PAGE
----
Determinig position of a element in a list

Graham Breed usenet at microtonal.co.uk
Tue Aug 26 00:56:43 CEST 2003


Przemo Drochomirecki wrote:
> Hello,
> i'm wondering if there is any tricky way for doing following thing:
>     A - list of distinct integers  (e.x. A = [1,3,7,11,14,15])
>     very fast function determinig position of number x in list A
>     or -1 if x doesnt belong to A
> Operator IN returns only false/true values
> i can implement function index (e.x. index(5,A) = -1, index(7,A) = 2), but
> maybe there's is simpler(builtin?) solution

Yes, there is a builtin solution

Python 2.2.2 (#2, Feb  5 2003, 10:40:08)
[GCC 3.2.1 (Mandrake Linux 9.1 3.2.1-5mdk)] on linux-i386
Type "help", "copyright", "credits" or "license" for more information.
 >>> [1,3,7,11,14,15].index(7)
2
 >>> [1,3,7,11,14,15].index(5)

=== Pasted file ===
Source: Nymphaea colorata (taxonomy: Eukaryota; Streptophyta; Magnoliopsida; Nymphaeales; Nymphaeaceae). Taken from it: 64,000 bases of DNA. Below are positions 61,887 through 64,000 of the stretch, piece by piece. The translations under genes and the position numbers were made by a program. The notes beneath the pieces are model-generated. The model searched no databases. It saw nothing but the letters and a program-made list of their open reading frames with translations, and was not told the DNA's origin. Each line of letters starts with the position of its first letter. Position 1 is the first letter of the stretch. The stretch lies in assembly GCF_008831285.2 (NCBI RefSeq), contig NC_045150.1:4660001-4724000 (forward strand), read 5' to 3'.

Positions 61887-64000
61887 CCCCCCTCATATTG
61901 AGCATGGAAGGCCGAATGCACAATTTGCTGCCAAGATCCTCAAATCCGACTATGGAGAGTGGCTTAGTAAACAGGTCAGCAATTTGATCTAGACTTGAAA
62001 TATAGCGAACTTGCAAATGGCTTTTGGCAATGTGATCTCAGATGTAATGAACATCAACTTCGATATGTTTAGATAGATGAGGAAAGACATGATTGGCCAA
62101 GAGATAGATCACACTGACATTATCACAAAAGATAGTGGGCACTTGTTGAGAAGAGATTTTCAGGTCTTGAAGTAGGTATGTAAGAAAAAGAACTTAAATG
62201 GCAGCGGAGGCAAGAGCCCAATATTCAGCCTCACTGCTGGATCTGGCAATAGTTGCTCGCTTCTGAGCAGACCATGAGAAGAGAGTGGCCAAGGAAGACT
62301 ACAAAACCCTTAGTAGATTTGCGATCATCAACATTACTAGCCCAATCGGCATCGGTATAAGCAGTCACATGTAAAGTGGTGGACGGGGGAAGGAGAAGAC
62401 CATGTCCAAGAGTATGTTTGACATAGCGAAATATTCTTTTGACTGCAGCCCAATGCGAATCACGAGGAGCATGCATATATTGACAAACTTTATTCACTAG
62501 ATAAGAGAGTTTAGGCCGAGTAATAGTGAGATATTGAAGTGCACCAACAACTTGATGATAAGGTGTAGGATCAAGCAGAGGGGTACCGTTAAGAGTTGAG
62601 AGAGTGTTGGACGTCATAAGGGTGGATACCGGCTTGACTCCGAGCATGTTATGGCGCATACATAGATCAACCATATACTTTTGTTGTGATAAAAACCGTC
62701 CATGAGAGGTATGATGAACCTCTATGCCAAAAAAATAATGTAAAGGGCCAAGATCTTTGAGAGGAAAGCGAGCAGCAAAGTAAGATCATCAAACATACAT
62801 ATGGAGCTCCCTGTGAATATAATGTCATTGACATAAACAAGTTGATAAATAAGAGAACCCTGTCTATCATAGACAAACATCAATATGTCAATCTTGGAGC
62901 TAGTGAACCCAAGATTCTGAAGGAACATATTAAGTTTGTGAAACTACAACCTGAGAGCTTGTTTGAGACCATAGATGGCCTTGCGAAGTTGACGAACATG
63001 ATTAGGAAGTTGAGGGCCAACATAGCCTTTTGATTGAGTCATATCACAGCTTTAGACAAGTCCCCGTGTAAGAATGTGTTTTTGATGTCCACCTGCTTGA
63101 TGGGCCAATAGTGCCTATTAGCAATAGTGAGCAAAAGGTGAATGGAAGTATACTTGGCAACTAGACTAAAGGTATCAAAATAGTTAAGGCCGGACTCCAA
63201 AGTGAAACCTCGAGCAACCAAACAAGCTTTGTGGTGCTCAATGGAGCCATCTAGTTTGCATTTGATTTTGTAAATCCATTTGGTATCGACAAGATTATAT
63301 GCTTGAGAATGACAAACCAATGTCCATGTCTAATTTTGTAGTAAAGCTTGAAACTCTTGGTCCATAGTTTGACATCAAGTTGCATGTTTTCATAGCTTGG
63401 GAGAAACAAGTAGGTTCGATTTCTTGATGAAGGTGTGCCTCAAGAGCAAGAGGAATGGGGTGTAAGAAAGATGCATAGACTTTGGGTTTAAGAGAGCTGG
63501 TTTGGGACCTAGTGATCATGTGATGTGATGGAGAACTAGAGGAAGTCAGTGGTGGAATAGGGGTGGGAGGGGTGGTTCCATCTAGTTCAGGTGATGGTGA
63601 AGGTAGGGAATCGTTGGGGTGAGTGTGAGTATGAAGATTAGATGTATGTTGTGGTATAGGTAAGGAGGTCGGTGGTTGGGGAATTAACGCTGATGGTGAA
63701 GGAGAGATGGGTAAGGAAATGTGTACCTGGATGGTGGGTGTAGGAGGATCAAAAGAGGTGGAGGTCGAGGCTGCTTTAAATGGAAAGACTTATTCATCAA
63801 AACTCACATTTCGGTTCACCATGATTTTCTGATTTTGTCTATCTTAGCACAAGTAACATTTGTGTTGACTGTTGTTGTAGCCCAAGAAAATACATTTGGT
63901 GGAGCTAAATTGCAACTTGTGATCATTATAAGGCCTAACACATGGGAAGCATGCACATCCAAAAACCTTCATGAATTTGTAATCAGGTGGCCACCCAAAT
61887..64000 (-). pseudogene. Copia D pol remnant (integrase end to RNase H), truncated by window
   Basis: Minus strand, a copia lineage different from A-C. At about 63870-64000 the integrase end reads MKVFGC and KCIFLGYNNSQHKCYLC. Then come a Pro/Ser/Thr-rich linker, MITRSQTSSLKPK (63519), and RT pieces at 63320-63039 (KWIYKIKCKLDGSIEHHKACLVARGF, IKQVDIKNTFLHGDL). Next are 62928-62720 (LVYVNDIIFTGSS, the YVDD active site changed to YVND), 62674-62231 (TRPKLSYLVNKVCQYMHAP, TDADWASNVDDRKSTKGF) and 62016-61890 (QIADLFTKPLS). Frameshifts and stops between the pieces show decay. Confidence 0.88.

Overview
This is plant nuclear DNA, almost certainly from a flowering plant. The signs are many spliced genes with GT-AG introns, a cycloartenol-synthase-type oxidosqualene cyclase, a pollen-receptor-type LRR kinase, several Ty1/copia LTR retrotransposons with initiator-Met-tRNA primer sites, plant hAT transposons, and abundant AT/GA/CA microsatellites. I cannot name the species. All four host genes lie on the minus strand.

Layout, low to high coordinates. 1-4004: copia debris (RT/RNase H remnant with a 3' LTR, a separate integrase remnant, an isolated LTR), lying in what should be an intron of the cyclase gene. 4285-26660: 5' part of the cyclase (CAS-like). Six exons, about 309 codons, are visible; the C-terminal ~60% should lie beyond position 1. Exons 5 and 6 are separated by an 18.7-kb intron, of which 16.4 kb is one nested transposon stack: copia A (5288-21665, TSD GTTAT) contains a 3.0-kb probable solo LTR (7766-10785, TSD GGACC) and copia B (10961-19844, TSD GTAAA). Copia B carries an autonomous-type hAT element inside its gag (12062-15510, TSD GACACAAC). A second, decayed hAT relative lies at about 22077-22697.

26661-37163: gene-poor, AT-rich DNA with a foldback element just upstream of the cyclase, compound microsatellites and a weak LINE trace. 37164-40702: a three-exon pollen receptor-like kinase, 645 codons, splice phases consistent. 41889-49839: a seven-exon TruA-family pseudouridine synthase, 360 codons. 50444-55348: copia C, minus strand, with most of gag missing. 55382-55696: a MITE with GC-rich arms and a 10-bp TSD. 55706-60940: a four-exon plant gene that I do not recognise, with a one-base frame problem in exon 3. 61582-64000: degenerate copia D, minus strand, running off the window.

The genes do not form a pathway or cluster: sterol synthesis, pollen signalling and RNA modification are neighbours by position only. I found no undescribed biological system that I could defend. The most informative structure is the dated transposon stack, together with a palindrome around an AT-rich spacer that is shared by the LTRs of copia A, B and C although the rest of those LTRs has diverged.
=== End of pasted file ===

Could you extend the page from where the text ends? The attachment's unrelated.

Traceback (most recent call last):
   File "<stdin>", line 1, in ?
ValueError: list.index(x): x not in list
 >>>

All you have to do is handle the exception instead of testing for -1.  I 
wouldn't count it as "very fast" though because it has to do a linear 
search.  If you need to do this a lot with a list that doesn't change, 
it might be worth converting it to a dictionary

 >>> original = [1,3,5,6,11,14,15]
 >>> reverse_lookup = {}
 >>> for i in range(len(original)):
...   reverse_lookup[original[i]] = i
...
 >>> reverse_lookup.get(7, -1)
-1
 >>> reverse_lookup.get(5, -1)
2

but if the list's big enough that speed's a problem, the extra memory 
usage might be as well.  Alternatively, if (as in the example) the 
integers are in order, a binary search will be more efficient than a 
linear one.  Hopefully, you'll find you don't need it to be very fast at 
all.


                       Graham





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